It’s interesting to note that the person who’s watching Rick wander around the field is Michonne. For so long, she traveled around alone with only her two limbless walkers as company, but then she found Andrea and later the group. She’s certainly not surrendering her lone wolf status quite yet, but her curious expression at Rick’s struggles makes it seem like she wouldn’t totally reject an offer to join their group. Sure, she’s a seemingly loose cannon, but I can see her being an asset, especially with her fierce attitude and katana skills.

Although Rick finally comes face to face with Lori in a touching moment, he’s no closer to finding the answers he desperately seeks. Hershel hobbles to the outer fence and asks how much longer he needs, but Rick doesn’t know. It turns out all he needed was the wake up call of a Governor-led attack of the prison.

One minute, you’re laughing with Carol and enjoying her company. Then the next, your body turns into a human pincushion. Sorry, Axel. We hardly knew ye. The Governor’s sudden appearance isn’t entirely surprising, especially given Milton’s terrible lying skills, but he shoots the most expendable member of the group. And let’s be real, it’s hard to feel torn up about this death like when T-Dog died. To be honest, I had to look up the character’s name online because it completely slipped my mind.

More shots are fired, and a truck rams through the gates delivering a cavalcade of walkers into the prison yard. In the end, they do what they can to secure the inner gate, but Rick, who’s saved from a walker attack thanks to a timely appearance by Daryl and Merle, is stuck on the outside. Rick looks back at the prison and at the people who depend on his leadership. Their home has been threatened, and finally, the fire in Rick’s eyes is ignited. Welcome back, Sheriff Rick! Ultimately, as cheesy as it sounds, home is where the heart is – the survival of the group matters far more than where they decide to stay. Although they fought to overtake the prison once before, is it worth it to defend its walls or do they need to move on?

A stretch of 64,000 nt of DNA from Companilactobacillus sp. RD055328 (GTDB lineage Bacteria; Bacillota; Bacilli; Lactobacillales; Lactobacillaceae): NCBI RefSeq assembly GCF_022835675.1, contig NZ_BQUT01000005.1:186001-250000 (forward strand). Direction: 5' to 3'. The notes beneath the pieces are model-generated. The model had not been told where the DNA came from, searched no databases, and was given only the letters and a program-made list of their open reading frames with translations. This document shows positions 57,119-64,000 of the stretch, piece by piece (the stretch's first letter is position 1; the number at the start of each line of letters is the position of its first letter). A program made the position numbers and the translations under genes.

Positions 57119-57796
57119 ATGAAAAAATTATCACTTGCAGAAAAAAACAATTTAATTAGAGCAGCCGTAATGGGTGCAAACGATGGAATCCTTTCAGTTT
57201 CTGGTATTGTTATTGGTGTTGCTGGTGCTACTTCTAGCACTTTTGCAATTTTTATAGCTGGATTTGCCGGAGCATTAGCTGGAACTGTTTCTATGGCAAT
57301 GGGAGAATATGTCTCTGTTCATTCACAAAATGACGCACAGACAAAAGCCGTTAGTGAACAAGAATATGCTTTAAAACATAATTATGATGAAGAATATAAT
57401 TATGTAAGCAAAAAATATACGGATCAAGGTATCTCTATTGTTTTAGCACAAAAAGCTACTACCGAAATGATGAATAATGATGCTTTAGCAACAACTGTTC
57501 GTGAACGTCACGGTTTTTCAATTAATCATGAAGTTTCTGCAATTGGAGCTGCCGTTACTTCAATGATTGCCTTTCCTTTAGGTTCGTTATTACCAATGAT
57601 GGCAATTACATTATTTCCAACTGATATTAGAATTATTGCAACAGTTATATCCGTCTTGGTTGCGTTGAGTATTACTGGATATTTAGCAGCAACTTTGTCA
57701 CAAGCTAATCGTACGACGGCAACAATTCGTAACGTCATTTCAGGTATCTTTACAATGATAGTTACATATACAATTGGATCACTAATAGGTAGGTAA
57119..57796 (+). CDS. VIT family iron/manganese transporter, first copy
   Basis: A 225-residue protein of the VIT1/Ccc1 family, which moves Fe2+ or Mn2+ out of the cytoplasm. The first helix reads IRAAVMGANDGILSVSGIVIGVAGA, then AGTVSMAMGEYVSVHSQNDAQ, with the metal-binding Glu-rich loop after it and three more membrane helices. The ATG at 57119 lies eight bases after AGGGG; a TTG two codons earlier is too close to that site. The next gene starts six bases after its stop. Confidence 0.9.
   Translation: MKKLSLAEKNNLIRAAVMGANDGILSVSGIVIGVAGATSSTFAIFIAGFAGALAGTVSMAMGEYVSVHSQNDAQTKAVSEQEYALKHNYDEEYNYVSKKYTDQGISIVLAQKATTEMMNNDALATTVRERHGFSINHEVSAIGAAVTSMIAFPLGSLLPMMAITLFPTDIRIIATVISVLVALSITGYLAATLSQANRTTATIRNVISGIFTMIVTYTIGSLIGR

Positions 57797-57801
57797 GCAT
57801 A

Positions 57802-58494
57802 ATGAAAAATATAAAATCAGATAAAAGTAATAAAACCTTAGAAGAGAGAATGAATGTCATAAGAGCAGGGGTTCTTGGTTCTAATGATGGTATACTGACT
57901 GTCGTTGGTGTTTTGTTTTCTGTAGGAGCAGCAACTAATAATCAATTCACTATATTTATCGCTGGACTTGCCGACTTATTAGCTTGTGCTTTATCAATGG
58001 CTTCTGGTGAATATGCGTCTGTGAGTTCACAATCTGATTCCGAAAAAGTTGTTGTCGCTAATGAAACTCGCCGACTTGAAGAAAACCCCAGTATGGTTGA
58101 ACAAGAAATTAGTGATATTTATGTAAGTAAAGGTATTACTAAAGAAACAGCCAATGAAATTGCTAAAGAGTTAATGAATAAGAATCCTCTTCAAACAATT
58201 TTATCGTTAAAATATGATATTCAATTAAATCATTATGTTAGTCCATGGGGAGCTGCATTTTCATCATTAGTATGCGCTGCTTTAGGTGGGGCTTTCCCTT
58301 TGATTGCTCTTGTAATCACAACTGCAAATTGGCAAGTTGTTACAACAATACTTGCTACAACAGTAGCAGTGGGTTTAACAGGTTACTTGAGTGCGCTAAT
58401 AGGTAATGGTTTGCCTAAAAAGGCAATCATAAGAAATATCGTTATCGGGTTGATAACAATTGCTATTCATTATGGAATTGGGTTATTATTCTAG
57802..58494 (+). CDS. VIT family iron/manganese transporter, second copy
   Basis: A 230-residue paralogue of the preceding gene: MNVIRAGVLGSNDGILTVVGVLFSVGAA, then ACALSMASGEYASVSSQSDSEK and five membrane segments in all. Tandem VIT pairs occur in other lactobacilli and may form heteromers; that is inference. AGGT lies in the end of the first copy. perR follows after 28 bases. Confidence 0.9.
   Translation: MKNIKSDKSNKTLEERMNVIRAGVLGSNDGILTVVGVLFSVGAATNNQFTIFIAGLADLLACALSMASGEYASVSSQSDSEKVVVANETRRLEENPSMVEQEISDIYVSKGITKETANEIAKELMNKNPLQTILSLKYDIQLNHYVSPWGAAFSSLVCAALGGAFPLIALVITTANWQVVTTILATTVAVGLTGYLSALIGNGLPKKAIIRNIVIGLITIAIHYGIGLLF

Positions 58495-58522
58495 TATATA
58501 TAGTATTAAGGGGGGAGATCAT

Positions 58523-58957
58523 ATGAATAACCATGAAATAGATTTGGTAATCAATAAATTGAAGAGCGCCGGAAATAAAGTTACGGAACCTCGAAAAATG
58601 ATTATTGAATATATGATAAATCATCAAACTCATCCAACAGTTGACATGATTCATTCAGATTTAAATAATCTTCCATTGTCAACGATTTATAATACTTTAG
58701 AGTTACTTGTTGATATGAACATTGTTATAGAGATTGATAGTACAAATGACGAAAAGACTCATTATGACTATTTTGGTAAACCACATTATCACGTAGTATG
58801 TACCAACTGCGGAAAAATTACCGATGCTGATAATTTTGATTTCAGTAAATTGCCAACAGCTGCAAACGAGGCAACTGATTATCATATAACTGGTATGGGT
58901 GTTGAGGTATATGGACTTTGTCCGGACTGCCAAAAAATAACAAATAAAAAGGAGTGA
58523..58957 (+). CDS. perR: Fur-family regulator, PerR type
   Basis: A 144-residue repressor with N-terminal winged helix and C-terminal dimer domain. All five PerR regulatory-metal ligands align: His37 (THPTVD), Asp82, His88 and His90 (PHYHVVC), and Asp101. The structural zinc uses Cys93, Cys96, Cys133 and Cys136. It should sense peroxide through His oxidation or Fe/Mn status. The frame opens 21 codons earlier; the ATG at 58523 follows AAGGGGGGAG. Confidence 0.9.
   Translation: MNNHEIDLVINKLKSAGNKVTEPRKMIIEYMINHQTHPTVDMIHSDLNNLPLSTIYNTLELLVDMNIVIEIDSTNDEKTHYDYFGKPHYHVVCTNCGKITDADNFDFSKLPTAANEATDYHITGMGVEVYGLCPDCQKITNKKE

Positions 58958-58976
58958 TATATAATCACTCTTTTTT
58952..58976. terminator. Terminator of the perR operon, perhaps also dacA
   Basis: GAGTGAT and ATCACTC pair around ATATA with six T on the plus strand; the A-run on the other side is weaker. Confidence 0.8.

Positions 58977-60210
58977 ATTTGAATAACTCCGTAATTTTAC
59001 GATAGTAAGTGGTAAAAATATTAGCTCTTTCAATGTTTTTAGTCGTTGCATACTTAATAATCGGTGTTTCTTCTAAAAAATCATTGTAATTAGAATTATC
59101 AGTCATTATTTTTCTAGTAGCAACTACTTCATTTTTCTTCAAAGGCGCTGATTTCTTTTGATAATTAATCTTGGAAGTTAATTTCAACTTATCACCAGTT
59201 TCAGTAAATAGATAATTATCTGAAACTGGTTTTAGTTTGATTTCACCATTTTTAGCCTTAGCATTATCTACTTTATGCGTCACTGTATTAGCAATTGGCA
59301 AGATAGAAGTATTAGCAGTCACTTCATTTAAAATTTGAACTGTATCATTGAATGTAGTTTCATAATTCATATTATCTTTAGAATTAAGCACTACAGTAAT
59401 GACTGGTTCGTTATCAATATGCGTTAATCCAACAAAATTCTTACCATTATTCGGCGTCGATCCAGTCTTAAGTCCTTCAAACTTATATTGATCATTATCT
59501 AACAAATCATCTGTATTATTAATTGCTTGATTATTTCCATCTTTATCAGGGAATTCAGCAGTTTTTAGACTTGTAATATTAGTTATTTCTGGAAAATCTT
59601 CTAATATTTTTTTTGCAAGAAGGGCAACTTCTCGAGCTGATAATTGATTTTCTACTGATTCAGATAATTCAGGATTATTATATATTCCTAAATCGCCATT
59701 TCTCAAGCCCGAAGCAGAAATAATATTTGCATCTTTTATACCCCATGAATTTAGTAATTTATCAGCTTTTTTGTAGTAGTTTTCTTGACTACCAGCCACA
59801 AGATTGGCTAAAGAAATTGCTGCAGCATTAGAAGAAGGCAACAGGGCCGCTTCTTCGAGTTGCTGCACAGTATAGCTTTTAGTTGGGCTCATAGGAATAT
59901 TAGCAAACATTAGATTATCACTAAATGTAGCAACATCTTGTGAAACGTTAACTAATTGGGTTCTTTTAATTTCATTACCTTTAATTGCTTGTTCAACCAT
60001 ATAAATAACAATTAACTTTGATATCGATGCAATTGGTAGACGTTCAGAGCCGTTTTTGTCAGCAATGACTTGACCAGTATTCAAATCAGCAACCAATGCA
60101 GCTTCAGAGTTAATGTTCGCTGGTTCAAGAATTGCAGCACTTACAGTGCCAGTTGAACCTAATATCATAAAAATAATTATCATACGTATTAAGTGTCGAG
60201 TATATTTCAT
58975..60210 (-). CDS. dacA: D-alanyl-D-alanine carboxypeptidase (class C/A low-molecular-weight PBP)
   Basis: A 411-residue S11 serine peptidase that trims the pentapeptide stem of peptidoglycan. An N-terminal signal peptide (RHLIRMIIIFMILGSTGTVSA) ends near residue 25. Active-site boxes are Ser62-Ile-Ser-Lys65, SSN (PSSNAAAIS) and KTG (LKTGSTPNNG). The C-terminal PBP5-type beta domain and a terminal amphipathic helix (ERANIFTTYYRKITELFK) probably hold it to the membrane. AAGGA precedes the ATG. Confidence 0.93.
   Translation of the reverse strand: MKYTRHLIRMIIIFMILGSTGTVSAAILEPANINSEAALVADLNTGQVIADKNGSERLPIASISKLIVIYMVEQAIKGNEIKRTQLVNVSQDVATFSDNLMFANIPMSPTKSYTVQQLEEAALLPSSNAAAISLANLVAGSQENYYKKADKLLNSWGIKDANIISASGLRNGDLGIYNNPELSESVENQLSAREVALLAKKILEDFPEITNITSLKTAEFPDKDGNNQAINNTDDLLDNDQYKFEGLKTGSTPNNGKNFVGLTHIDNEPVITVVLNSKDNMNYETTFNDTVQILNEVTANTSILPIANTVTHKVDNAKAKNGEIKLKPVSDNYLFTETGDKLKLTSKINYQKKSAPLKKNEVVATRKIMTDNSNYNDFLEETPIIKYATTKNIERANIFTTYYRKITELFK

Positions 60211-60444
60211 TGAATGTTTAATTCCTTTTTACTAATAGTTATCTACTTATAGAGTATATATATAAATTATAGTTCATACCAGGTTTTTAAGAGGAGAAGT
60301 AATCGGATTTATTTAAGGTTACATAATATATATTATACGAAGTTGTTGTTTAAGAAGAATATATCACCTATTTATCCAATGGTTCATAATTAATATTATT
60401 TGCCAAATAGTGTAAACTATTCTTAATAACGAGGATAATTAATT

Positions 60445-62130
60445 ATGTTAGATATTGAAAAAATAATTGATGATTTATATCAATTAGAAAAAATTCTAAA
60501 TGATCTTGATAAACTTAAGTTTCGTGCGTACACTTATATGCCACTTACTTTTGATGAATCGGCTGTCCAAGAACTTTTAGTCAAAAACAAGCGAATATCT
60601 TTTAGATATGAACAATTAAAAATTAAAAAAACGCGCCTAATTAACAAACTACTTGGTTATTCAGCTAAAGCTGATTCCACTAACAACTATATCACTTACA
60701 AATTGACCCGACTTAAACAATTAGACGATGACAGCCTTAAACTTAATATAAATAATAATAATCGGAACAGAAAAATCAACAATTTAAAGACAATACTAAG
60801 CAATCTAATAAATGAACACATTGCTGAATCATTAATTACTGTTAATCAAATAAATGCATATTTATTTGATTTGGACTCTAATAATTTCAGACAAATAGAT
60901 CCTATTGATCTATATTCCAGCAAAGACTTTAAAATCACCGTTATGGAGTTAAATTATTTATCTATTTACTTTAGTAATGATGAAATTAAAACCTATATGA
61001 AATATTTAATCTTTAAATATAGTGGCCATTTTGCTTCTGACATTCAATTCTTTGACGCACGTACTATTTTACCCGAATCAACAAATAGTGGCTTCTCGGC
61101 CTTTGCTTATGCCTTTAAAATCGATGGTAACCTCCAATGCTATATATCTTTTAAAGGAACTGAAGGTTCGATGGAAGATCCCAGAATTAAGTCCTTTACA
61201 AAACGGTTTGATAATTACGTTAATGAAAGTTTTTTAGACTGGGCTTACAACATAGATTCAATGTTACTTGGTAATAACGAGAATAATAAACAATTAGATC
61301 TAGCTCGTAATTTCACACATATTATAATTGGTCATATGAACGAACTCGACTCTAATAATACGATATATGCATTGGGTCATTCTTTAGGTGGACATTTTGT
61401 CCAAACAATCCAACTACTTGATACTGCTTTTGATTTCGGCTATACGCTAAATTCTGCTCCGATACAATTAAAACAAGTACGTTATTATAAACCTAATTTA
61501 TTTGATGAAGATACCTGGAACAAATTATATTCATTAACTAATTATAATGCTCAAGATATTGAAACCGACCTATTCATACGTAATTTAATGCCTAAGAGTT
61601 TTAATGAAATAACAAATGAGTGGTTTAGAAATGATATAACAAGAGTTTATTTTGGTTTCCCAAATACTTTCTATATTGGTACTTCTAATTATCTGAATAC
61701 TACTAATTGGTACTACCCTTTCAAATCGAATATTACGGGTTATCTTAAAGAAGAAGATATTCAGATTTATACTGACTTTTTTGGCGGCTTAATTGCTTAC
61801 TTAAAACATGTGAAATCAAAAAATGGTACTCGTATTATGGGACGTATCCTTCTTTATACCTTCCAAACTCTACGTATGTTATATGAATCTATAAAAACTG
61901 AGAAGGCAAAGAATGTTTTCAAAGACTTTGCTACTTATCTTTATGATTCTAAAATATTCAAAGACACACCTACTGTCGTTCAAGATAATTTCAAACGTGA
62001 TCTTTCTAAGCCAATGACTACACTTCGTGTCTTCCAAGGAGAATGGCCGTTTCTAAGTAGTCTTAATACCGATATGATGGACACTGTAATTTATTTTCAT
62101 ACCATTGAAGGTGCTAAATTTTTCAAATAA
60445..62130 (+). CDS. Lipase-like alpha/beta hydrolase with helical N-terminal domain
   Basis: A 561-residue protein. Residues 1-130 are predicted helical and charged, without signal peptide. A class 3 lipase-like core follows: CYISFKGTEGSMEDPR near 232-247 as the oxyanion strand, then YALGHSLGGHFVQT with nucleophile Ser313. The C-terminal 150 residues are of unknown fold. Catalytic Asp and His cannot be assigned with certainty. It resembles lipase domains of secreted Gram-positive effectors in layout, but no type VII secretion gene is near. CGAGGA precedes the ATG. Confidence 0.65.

Notes and Quotes

-- Daryl to Merle: “You lost your hand because you’re a simpleminded piece of shit.”

-- Daryl, after correcting Merle, who called Glenn a Chinese kid: “He’s Korean.” Daryl Dixon, fighting racial stereotypes since 2013.

-­- The situation between Glenn and Maggie plays out in a very real way. Glenn feels guilty that the Governor assaulted Maggie to save him, but being a typical guy, he makes it all about him by pounding his chest and plotting to kill the Governor. When they finally talk it out, Maggie asks Glenn a pointed question after tearfully recounting her traumatic experience: “Do you feel better?” It’s awful what the Governor did to her, but she did what she had to do because she loves Glenn. Ultimately, it’s her burden to bear. Glenn acting recklessly isn’t going to help any of them. Although she slaps him out of the cell, we see a show of solidarity after the massive fight with the walkers, and it seems like this couple is on their way to reconciliation.

-- I desperately need a gif of the Governor shooting his gun in the air with style.

-- An open letter to Andrea:

Dear Andrea,

I know you and the Governor engaged in sexy time. And yes, I do think you have developed a maternal instinct toward the poor, naïve people of Woodbury. That was a very rousing speech you delivered to bolster their spirits. But you better recognize! The Governor is a lunatic, and it would behoove you to run, not walk, to the prison and reunite with your friends. Maybe Michonne will let you play with her katana.